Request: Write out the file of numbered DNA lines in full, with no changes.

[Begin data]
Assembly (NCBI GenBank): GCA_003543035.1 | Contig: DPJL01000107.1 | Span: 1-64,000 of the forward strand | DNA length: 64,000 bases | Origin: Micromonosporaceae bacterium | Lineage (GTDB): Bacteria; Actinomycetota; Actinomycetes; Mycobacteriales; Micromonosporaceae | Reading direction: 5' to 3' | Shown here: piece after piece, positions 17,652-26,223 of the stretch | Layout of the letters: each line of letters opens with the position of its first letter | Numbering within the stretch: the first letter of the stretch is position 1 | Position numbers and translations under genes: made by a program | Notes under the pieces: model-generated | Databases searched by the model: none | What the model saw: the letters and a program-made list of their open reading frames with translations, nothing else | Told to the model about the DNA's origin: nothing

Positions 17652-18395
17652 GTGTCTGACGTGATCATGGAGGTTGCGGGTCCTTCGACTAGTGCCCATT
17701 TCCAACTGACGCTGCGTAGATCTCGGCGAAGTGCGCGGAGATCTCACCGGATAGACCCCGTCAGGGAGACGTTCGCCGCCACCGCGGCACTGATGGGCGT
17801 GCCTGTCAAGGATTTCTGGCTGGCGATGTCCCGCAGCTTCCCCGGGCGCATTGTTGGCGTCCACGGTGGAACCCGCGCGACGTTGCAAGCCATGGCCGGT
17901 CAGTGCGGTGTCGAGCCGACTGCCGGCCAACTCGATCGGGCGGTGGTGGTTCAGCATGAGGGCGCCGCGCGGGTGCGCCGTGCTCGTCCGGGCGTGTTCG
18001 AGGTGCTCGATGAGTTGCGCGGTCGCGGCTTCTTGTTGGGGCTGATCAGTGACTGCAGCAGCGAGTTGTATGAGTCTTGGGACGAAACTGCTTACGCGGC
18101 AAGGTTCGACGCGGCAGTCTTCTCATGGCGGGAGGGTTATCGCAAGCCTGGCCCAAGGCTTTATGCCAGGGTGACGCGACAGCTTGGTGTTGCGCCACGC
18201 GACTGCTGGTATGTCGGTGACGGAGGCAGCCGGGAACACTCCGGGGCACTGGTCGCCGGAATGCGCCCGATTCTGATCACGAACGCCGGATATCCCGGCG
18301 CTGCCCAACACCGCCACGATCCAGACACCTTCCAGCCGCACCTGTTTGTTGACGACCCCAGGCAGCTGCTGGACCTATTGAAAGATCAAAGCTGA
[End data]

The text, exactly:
Assembly (NCBI GenBank): GCA_003543035.1 | Contig: DPJL01000107.1 | Span: 1-64,000 of the forward strand | DNA length: 64,000 bases | Origin: Micromonosporaceae bacterium | Lineage (GTDB): Bacteria; Actinomycetota; Actinomycetes; Mycobacteriales; Micromonosporaceae | Reading direction: 5' to 3' | Shown here: piece after piece, positions 17,652-26,223 of the stretch | Layout of the letters: each line of letters opens with the position of its first letter | Numbering within the stretch: the first letter of the stretch is position 1 | Position numbers and translations under genes: made by a program | Notes under the pieces: model-generated | Databases searched by the model: none | What the model saw: the letters and a program-made list of their open reading frames with translations, nothing else | Told to the model about the DNA's origin: nothing

Positions 17652-18395
17652 GTGTCTGACGTGATCATGGAGGTTGCGGGTCCTTCGACTAGTGCCCATT
17701 TCCAACTGACGCTGCGTAGATCTCGGCGAAGTGCGCGGAGATCTCACCGGATAGACCCCGTCAGGGAGACGTTCGCCGCCACCGCGGCACTGATGGGCGT
17801 GCCTGTCAAGGATTTCTGGCTGGCGATGTCCCGCAGCTTCCCCGGGCGCATTGTTGGCGTCCACGGTGGAACCCGCGCGACGTTGCAAGCCATGGCCGGT
17901 CAGTGCGGTGTCGAGCCGACTGCCGGCCAACTCGATCGGGCGGTGGTGGTTCAGCATGAGGGCGCCGCGCGGGTGCGCCGTGCTCGTCCGGGCGTGTTCG
18001 AGGTGCTCGATGAGTTGCGCGGTCGCGGCTTCTTGTTGGGGCTGATCAGTGACTGCAGCAGCGAGTTGTATGAGTCTTGGGACGAAACTGCTTACGCGGC
18101 AAGGTTCGACGCGGCAGTCTTCTCATGGCGGGAGGGTTATCGCAAGCCTGGCCCAAGGCTTTATGCCAGGGTGACGCGACAGCTTGGTGTTGCGCCACGC
18201 GACTGCTGGTATGTCGGTGACGGAGGCAGCCGGGAACACTCCGGGGCACTGGTCGCCGGAATGCGCCCGATTCTGATCACGAACGCCGGATATCCCGGCG
18301 CTGCCCAACACCGCCACGATCCAGACACCTTCCAGCCGCACCTGTTTGTTGACGACCCCAGGCAGCTGCTGGACCTATTGAAAGATCAAAGCTGA